Crowned with 40 Best of Show honors since the early 1980ies and appointed as a judge at the Pebble Beach Concours d’Elegance, Paul Russell is one of the leading restoration experts for exclusive classic cars in the United States. In the interview he tells us how he got into classic car restoration and comments on some of the actual trends in the market of fine automobiles.
Q: The cars that leave your workshop are often awarded at the biggest Concours d’Elegances like Villa d’Este, Pebble Beach, … How did you get into this very special business?
My interest started early with personal work on small affordable English sports cars. A passion for the practice of high level skills and craftsmanship naturally led me to research the construction techniques of the great European cars. And the car owners thought they were worth investing in, making for a viable business.
Q: Your first winner car was a Mercedes-Benz 300SL Gullwing. It seems that you focused on European Cars right from the beginning?
The quality of the original builders inspired the restoration work to equal the original standards.
Q: The 300SL of the 50ies has been a very popular car in the US. German 300SL expert Klaus Kienle said earlier on this blog, it would be worthwhile to bring back every 300SL to life – no matter in which condition it is. Can you affirm?
The 300SL was never a “throw-away” car, even at its lowest point. There is an intrinsic quality to its construction that makes the car worth saving, not to mention its iconic design.
They certainly do have their own DNA, but certain “best practices” apply to any car you are working on. The Ferrari coachwork is more individual and “emotional”, while the German cars are more “engineered” and consistently precise.
Q: You’ve been appointed as a judge at the Pebble Beach Concours d’Elegance. What was it like – being the judge in contrast to being judged?
Being a judge is an honor and a great responsibility. The owners and restorers have gone to great effort and expense to compete in the “Classic Car World Series” and you are about to pass judgement on how they have done. Also, it is a great opportunity to inspect these cars very closely and discuss them with a fellow team of experts.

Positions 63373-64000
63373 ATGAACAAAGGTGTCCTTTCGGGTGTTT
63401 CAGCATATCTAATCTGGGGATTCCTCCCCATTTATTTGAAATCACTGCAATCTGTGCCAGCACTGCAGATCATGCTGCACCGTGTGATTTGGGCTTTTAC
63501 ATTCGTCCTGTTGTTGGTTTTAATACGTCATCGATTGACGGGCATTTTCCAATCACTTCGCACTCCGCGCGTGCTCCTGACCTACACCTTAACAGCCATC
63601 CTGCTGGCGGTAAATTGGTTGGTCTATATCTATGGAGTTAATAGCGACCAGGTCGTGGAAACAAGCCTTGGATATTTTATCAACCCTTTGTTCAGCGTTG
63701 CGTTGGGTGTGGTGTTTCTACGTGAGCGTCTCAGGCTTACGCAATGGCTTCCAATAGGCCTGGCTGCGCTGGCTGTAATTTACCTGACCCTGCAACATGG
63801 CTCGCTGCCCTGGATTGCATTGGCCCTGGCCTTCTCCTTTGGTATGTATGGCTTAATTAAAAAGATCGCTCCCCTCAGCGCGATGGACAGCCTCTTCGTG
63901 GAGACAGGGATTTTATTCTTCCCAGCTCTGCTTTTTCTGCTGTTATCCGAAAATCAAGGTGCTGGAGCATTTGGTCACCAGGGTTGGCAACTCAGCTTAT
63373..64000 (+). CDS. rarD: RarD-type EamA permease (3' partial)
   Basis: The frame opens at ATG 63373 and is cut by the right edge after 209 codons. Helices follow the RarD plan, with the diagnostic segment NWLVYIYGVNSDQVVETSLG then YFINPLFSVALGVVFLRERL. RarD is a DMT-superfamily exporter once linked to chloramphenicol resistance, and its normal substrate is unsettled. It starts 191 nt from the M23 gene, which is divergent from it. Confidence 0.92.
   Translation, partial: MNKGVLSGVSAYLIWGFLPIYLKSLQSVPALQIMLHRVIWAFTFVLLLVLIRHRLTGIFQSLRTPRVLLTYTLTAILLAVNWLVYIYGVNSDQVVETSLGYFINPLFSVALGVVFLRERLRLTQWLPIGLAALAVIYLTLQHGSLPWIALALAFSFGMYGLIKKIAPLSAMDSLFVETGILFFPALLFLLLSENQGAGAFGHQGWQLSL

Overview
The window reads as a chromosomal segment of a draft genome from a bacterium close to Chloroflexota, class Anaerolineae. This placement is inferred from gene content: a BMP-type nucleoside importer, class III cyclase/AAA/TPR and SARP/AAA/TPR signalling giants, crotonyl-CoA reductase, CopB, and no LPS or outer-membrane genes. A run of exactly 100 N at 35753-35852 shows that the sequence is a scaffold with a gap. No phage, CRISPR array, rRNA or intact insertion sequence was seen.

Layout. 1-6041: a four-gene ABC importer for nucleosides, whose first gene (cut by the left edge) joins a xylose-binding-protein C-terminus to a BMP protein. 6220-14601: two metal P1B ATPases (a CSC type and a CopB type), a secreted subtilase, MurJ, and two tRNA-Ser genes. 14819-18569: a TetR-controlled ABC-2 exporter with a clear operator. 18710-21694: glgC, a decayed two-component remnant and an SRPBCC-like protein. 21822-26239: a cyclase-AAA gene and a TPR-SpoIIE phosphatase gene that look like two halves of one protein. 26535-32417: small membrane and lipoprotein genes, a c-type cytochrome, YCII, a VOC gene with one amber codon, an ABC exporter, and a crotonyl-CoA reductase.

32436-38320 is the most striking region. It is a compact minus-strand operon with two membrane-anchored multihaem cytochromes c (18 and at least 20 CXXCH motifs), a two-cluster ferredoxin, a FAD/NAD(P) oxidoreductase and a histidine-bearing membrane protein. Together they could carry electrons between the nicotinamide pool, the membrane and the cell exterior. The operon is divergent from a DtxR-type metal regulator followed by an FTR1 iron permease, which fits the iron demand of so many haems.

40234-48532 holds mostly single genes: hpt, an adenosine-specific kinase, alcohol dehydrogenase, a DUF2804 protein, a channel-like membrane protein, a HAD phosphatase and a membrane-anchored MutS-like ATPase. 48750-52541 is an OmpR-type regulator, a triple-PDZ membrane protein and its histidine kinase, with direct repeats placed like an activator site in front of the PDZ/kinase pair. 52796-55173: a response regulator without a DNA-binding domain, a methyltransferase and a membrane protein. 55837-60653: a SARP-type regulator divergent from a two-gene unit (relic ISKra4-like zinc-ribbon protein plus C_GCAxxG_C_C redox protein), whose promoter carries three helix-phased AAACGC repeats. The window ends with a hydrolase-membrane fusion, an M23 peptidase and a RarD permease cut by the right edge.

Q: What do you especially have to focus on as a judge, given that the quality standard of the car restorations at such an event are extremely high nowadays?
Authenticity – in detail and components, but also in historically appropriate build quality standards. Overdoing the restoration and erasing the original character of the era and builder is potentially just as critical a mistake as ignoring the authenticity details.
Q: Leaving Concours aside – what makes a good restoration of a classic car from your point of view?A car should perform and function as it did in its period, not just look good. “As good as new” – not better than new. The finished project should retain the character as originally produced.
Q: Lately, prices for barn finds and other classic cars in an original, unrestored condition have been skyrocketing. Some collectors seem to be very much attracted by originality? How do you evaluate the market right now?
As with many trends, there is a “bandwagon” effect where buyers without a depth of knowledge or good advice mistake dirt and 50 years of deferred maintenance for originality. I do love truly original and exceptional cars – they are the ultimate reference for restorers, and their small numbers and uniqueness justify top prices.
Q: With such a difficult market, it really seems hard (or impossible) to say, how restoration will affect the monetary value of a car?
We don’t sell the investment return. However, we have always preached quality. If a restoration is properly done with correct materials, it will always lead the market in price at any given range. This simple philosophy has been proven over and over in the last decade of rising prices.
Q: But on the other hand, a faulty restoration may have a quite negative effect? I could imagine that Russell and Company often have to fix what others did wrong before?
Yes, that is the most challenging and unsatisfying type of work. One that has had inexperienced hand prints all over it is much more difficult than restoring a nice but tired example.
Q: 1928 Mercedes-Benz 680S Saoutchik Torpedo Roadster, 1938 Bugatti T57SC Atlantic Coupe, 1953 Ferrari 375 MM Spyder, 1937 Mercedes-Benz 540K Special Roadster, 1950 Ferrari 166 MM/195 S Berlinetta Le Mans, 1938 Alfa Romeo 8C 2900B Mille Miglia Spider, 1959 Porsche RSK, 1962 Ferrari GTO – you’ve had all of these icons of automobile history in your workshop. After more than 35 years in business – Are there still cars (models or specific cars) that you haven’t worked on that you would like to?
We have been blessed with some truly great assignments and we have more underway today – 1958 Ferrari 250 Testa Rosa, 1938 Delahaye 135 M Figoni et Falaschi Roadster, and a 1952 Ferrari 212 Vignale coupe, which was the Turin show car. From the beginning we have always wanted to do the right thing for the car, as well as treat our clients as customers for life. Seems to be working so far.